Traveling waves shape neural computations in vision

Lyle Muller
  1. Institut de Neurosciences de la Timone (INT), Centre National de la Recherche Scientifique (CNRS), Marseille, France
  2. Brain and Mind Institute + Department of Applied Mathematics, Middlesex College Rm 255, Western University, 1151 Richmond St, London ON Canada

New recording technologies allow neuroscientists to record from cortex with high spatial and temporal resolution. For the first time, we can visualize the complex activity patterns in cortical populations during natural sensory behaviors. Because these imaging experiments occur in intact biological systems, however, certain restrictions are inevitable. In particular, the signal-to-noise ratio (SNR) remains low relative to other scientific imaging domains.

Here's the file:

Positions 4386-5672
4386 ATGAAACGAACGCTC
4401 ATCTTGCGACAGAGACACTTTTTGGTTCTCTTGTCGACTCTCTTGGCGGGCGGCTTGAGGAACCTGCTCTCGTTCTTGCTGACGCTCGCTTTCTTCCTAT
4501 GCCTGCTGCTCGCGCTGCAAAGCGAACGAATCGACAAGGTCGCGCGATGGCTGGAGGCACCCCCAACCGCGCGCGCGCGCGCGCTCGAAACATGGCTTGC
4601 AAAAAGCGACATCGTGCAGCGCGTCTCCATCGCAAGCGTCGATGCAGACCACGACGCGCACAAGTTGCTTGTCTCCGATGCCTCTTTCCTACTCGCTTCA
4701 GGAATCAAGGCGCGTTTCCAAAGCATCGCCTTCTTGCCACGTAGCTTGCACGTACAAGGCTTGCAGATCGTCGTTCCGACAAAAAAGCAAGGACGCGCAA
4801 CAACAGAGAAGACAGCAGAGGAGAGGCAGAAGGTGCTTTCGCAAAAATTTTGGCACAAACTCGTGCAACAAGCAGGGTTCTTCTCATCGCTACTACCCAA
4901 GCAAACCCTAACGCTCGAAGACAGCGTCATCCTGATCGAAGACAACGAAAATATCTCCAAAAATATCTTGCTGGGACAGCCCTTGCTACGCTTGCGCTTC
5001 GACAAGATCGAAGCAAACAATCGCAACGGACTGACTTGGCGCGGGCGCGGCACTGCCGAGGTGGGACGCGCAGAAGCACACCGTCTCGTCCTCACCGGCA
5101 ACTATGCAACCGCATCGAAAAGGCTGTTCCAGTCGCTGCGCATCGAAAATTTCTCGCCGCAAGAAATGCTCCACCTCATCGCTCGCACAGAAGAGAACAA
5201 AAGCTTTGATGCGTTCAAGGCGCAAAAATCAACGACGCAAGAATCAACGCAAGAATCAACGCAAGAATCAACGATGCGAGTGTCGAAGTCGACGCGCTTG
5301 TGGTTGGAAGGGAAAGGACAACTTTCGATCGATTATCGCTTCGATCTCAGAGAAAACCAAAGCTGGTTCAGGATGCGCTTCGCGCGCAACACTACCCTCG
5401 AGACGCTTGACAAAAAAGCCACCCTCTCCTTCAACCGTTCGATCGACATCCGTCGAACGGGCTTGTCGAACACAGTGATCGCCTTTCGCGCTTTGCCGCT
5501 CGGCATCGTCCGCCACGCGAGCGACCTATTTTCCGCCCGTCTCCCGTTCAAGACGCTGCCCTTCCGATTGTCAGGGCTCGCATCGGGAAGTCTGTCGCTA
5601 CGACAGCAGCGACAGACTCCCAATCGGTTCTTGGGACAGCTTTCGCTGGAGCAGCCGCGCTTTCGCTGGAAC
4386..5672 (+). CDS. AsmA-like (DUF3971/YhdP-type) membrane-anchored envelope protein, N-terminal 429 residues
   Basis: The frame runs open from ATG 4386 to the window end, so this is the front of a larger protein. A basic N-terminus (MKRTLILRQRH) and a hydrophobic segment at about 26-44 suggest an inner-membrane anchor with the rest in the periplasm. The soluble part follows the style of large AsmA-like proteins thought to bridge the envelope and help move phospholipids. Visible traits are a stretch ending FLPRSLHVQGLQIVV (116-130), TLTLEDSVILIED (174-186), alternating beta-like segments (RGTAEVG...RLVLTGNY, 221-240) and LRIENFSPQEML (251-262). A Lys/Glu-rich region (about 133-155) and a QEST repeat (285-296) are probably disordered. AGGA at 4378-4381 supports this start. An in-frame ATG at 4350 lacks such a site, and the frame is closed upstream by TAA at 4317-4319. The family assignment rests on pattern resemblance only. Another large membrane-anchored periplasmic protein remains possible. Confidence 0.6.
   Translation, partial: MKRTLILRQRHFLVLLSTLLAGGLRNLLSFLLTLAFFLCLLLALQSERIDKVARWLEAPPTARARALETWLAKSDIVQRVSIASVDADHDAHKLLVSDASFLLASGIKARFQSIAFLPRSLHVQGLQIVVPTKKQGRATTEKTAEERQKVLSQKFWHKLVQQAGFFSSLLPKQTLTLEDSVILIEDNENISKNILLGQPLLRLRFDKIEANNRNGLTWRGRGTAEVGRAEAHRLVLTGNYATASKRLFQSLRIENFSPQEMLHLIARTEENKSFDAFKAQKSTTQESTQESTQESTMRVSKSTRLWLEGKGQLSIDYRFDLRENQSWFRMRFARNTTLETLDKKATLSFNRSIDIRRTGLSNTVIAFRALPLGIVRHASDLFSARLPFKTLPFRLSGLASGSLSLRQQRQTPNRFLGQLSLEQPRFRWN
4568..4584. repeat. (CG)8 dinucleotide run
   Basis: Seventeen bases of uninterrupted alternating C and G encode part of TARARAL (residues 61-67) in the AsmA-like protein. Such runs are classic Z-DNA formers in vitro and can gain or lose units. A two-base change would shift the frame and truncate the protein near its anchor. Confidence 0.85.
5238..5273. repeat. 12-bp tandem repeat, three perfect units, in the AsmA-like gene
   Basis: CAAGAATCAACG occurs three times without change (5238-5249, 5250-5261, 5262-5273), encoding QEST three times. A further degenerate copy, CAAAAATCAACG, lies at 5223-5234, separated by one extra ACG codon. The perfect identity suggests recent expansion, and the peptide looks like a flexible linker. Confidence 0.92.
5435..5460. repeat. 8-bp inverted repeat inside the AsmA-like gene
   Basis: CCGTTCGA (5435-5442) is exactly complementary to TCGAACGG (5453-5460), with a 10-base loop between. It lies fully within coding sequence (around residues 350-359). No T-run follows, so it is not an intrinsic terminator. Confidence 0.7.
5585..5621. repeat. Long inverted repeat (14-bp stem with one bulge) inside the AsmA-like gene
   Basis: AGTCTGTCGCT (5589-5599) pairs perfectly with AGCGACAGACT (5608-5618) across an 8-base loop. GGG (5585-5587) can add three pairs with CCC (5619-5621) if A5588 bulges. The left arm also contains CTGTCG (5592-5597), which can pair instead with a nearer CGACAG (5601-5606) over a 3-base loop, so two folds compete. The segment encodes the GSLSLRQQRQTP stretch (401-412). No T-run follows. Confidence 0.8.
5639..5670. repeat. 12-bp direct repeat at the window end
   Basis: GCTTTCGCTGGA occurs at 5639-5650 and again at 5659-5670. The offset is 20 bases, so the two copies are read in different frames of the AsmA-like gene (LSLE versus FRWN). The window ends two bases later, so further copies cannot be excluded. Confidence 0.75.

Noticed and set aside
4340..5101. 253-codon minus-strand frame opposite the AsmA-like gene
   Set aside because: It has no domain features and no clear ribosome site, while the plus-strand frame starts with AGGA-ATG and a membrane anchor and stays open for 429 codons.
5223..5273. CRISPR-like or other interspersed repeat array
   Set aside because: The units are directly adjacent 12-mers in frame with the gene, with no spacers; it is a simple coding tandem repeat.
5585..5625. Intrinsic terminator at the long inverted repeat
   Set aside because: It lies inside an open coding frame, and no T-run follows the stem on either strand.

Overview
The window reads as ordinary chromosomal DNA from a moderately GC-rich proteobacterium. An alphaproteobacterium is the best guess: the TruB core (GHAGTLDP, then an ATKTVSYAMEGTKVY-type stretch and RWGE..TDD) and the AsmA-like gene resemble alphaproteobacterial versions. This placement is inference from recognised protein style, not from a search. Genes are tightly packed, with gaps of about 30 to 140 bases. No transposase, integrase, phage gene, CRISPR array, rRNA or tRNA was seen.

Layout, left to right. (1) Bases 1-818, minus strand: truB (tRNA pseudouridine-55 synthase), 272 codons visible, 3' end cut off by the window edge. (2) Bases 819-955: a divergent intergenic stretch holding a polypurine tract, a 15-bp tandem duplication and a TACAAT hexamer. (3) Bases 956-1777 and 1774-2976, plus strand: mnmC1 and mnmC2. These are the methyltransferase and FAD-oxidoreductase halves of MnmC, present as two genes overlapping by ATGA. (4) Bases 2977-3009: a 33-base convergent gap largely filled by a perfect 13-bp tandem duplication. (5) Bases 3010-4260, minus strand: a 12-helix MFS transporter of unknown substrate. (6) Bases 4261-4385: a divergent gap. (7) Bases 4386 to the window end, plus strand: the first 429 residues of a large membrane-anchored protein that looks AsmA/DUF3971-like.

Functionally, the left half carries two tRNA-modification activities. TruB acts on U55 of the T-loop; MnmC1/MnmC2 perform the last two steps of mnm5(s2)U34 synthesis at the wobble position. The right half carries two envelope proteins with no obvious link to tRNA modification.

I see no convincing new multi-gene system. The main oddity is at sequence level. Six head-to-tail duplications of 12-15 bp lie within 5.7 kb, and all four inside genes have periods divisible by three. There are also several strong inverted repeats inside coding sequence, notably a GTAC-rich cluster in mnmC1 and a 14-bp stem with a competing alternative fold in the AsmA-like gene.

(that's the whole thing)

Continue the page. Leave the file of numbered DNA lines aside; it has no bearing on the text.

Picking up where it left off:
In our research, we have developed new signal processing techniques to analyze nonlinear waves in high-noise multisite data. With these tools, we have found unexpected structure in the dynamics of cortical populations during natural sensory behavior. First, we found that small visual stimuli evoke far-reaching propagating waves in the awake monkey. In recent work, we have found that spontaneous, internally-generated traveling waves modulate sensitivity to visual stimuli in the awake marmoset. These results indicate that traveling waves shape neural computations during normal vision and have more general implications for the way we think about noise in the brain.